THE Cyprus maritime and business sector is being used by shipowners in the European Union to register and flag tankers involved in Venezuelan oil trades with tacit acceptance from the republic’s shipping ministry, a Lloyd’s List investigation has found.
By Lloyds List
At least 11 elderly tankers involved in Venezuelan trades have moved to the Cyprus flag over the past 12 months and ownership shifted to a series of newly incorporated single-ship companies in Limassol, according to Companies House records.
It is the first time that an EU member country has been observed registering and flagging vessels shipping US-sanctioned crude from the South American country.
The influx of tanker tonnage to the Cyprus flag registry, the world’s 11th-largest, signals a strategic shift from owners and the Republic of Cyprus and tests the limits of US enforcement.
US sanctions, first imposed on Venezuela January 2019, have restricted or limited trade with its government or its state oil company Petroleos de Venezuela, SA (PDVSA).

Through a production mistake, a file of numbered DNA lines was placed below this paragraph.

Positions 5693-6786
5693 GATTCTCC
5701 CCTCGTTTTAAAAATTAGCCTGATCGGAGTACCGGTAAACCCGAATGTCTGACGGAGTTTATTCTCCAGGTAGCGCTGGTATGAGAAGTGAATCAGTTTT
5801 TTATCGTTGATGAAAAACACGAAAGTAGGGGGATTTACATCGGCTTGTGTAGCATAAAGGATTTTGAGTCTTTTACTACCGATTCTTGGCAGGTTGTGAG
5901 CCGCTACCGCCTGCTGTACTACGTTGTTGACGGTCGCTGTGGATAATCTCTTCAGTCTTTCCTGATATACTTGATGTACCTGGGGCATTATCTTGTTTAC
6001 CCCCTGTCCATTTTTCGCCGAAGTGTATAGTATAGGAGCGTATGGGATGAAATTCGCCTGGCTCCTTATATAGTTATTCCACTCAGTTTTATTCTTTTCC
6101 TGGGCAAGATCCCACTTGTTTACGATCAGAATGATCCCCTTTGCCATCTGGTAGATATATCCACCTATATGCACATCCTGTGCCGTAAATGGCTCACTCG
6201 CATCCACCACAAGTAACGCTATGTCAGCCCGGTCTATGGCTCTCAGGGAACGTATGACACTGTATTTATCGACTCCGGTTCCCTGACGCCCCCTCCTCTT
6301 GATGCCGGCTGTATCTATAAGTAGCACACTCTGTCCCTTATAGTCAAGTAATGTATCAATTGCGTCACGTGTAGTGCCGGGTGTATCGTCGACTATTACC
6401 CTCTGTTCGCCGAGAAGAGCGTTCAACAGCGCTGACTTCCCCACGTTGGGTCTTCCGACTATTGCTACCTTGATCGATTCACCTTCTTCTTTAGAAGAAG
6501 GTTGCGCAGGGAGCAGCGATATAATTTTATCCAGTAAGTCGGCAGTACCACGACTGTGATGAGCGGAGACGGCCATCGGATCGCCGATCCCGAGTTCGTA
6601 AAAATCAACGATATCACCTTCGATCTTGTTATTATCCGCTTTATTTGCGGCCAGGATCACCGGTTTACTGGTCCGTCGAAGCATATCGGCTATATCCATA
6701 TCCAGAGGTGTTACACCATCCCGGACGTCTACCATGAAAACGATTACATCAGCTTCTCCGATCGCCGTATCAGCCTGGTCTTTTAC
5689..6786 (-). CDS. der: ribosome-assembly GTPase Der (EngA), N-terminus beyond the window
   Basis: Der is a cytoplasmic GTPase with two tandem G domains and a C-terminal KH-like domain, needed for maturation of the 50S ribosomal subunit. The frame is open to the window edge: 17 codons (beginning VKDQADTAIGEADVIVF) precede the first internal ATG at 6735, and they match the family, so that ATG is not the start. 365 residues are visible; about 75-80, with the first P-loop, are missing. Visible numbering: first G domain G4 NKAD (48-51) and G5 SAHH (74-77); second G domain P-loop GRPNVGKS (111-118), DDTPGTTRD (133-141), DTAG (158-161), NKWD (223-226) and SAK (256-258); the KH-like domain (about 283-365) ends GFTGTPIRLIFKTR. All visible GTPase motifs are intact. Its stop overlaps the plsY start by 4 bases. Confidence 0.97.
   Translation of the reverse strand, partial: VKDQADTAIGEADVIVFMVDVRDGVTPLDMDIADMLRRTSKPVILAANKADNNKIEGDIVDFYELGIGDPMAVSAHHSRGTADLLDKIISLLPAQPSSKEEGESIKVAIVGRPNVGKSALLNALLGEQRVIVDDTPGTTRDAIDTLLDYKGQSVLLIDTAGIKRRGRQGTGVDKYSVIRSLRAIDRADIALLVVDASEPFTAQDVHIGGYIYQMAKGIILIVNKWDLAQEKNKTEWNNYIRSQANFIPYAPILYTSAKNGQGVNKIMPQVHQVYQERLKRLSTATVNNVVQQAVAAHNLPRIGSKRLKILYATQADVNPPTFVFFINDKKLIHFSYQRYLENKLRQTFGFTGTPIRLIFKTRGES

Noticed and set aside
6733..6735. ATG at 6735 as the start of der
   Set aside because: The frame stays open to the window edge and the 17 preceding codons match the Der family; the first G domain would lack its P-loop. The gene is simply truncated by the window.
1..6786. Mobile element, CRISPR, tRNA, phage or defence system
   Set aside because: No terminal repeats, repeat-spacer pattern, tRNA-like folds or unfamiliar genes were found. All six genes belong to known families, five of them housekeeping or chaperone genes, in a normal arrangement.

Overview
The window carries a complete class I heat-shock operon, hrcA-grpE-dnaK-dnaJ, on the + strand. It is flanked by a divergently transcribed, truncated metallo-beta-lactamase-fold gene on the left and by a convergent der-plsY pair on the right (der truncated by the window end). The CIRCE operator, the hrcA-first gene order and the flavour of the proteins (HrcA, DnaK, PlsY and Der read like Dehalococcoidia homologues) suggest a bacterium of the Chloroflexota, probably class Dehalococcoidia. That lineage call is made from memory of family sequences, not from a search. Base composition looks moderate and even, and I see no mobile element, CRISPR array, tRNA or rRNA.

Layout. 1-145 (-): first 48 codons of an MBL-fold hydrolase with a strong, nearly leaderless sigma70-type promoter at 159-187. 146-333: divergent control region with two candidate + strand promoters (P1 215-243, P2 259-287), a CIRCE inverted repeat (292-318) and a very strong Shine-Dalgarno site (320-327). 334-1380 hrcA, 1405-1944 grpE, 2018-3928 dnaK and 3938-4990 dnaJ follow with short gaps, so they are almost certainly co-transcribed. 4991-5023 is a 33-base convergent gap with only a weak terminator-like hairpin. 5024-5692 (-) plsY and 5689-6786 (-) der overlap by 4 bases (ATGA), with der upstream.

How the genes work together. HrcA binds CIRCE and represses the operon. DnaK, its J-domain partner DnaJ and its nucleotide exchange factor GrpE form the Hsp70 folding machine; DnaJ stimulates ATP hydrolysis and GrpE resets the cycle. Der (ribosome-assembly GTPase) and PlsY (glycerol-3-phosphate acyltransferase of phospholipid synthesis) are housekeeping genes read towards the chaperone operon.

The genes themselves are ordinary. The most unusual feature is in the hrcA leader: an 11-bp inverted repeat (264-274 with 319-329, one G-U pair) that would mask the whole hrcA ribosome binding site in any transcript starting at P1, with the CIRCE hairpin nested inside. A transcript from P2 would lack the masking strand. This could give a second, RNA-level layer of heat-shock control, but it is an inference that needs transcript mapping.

However, the legal position of non-US persons or companies without links to the US is opaque.
Although the EU has imposed sanctions on some Venezuelan citizens, unlike the US these do not directly cover Venezuela’s oil and shipping sector.
There is, therefore, no suggestion that any of the Cyprus-flagged vessels tracked by Lloyd’s List have breached any sanctions.
The country’s deputy shipping ministry told Lloyd’s List the Republic of Cyprus was only committed to enforcing European Union and United Nations sanctions and not those imposed by the US.
Cyprus “has no competence or legal basis for enforcing sanctions that have not been imposed by either the UN or the EU,” the ministry said in an emailed response.
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